7 Characteristics of Customer Advocacy: A Self-Assessment

When it comes to customer advocacy, there are important aspects of equipping your organization to act within and across functions. The following is a self-assessment. Customer advocacy meetingDepending on where your organization is in this process, some may seem underdeveloped or out of reach, at least in the near term. Customer advocacy is not all or nothing, and you can begin to put it to use in any environment. But these are the things required to optimize an organization-wide approach.

1. Customer-focused vision. You have a customer-focused vision. And you truly live it. An example I particularly like is REI’s mission: “To inspire, educate and outfit for a lifetime of outdoor adventure and stewardship.”

2. Customer-focused strategy. When implemented as an organization, customer advocacy means a different business model, one where you put your customers’ interests at the center of decision making. Broadly speaking, product-focused organizations start with products and services and seek customers for them. A customer-focused organization begins with customers in mind and creates solutions for them. As Steve Jobs illustrated when he returned to Apple and turned the company around, this can mean a dramatic shift in priorities.

3. Support of senior leadership. As you are probably already seeing, the support of senior-level leadership is key. Your leadership facilitates customer advocacy through cross-functional collaboration, establishing priorities, and reinforcing the goals of customer advocacy.

4. Customer-focused goals and metrics. Wells Fargo ran into a world of trouble from goals and incentives they set around increasing the average number of accounts per client. It was later discovered that employees had opened millions of accounts on behalf of clients who didn’t need or want them. In hindsight, better objectives would have centered around areas that boost loyalty, which would have organically led to more business with clients. (This is a culture change Wells Fargo is making—as a long-time customer I can see the difference.)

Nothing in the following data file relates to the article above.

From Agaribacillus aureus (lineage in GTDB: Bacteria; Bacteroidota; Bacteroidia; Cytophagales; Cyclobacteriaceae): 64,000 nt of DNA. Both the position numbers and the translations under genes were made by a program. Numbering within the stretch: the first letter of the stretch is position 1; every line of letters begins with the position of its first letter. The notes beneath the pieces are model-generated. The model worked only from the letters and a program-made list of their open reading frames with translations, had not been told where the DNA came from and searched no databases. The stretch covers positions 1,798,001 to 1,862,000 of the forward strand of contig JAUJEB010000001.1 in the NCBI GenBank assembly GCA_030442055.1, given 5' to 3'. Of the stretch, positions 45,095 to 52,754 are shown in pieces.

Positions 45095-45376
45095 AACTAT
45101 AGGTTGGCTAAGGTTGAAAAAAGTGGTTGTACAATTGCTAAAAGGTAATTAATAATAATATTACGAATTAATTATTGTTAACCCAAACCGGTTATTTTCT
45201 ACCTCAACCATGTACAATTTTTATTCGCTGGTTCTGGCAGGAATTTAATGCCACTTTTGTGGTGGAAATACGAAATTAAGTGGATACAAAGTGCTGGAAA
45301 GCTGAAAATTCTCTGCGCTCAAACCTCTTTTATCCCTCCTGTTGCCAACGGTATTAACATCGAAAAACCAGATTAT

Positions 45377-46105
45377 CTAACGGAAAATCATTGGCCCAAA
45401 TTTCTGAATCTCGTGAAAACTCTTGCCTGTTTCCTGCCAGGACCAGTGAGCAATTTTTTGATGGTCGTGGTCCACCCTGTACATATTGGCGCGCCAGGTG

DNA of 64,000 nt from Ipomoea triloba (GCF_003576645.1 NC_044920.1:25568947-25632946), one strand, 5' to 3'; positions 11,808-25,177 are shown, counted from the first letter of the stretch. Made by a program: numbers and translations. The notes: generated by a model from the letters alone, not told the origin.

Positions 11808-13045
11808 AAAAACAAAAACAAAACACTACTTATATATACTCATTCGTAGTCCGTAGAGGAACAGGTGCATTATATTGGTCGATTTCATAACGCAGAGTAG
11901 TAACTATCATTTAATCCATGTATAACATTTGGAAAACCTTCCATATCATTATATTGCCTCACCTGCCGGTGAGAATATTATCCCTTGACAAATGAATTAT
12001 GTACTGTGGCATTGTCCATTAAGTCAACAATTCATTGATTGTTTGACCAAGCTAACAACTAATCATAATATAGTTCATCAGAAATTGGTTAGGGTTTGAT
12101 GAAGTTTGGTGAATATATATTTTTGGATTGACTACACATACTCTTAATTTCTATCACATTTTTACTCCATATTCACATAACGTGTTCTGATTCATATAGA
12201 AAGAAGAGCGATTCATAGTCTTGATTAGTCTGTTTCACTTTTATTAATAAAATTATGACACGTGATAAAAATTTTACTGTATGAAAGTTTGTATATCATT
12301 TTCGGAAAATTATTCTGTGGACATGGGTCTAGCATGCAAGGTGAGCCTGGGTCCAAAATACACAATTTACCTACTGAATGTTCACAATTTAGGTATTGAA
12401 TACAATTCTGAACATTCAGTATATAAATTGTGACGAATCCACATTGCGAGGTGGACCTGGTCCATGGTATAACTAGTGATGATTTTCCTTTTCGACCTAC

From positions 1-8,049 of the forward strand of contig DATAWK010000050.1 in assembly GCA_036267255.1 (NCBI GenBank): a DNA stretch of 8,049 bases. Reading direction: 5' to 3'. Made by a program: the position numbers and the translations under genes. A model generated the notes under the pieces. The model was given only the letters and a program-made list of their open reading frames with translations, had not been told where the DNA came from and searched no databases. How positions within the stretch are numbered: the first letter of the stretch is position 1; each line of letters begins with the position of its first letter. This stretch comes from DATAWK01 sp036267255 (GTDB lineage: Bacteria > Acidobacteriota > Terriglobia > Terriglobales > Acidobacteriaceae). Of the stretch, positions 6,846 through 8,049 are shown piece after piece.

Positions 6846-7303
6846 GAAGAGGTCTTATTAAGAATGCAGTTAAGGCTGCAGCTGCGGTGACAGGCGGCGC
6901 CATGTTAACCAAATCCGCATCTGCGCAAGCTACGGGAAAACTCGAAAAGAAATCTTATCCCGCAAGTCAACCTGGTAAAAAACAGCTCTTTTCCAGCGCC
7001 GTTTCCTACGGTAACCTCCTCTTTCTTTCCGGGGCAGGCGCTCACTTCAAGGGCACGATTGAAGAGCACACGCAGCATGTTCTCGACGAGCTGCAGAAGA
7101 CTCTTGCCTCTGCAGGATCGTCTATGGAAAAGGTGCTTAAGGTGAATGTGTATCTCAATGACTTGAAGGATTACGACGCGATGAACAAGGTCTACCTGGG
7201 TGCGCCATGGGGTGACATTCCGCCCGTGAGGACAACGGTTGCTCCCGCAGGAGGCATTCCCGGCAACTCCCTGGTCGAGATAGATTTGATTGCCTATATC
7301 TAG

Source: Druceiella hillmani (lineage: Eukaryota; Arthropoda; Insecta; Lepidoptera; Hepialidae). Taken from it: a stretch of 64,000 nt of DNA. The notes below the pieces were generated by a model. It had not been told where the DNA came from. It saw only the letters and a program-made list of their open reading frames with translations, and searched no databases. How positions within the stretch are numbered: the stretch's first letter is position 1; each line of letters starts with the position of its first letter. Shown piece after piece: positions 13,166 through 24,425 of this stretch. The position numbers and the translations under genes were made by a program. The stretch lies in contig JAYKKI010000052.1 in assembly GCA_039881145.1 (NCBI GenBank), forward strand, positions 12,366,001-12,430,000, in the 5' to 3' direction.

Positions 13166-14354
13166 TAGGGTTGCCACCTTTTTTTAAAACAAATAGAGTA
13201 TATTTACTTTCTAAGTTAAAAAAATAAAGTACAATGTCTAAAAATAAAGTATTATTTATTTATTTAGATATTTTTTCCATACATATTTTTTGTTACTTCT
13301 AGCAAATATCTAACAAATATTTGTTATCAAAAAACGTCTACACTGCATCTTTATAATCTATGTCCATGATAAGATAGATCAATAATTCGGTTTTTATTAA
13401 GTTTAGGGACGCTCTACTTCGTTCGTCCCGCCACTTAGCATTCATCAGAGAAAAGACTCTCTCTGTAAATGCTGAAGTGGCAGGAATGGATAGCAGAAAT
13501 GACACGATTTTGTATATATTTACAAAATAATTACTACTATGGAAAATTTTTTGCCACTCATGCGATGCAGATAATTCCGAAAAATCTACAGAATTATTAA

5. Cross-functional collaboration. Cross-functional collaboration is essential to customer advocacy—and, more broadly, to customer experience. Look for processes that support collaboration, effective communication tools, and compatible objectives that roll up to an overall focus on customers.

6. Service level agreements (SLAs). An important ingredient in collaboration is to establish expectations for internal response. You can get as formal and specific as needed. Internal SLAs underscore the importance of responsiveness and ensure that interdepartmental resources are anticipated and available as needed.

7. Engagement with promoters. Customer advocacy is built on a cultural recognition of the enormous value of customers who are brand advocates. From a practical sense, this involves identifying them, highlighting their successes, and engaging with them as appropriate. This is often a function that resides within marketing. But you’ll want to make sure it’s a seamless aspect of your overall approach to customer experience.

Customer advocacy tends to flourish in organizations with all seven of these characteristics in place. In fact, it becomes a driving force. As Amazon.com founder Jeff Bezos put it, “We see our customers as invited guests to a party, and we are the hosts. It’s our job every day to make every important aspect of the customer experience a little bit better.” At their heart, these steps are about alignment: aligning your mission, strategy, resources and focus around doing what’s best for customers. Together, they create a powerful platform for taking action.

Excerpt from Leading the Customer Experience: How to Chart a Course and Deliver Outstanding Results by Brad Cleveland.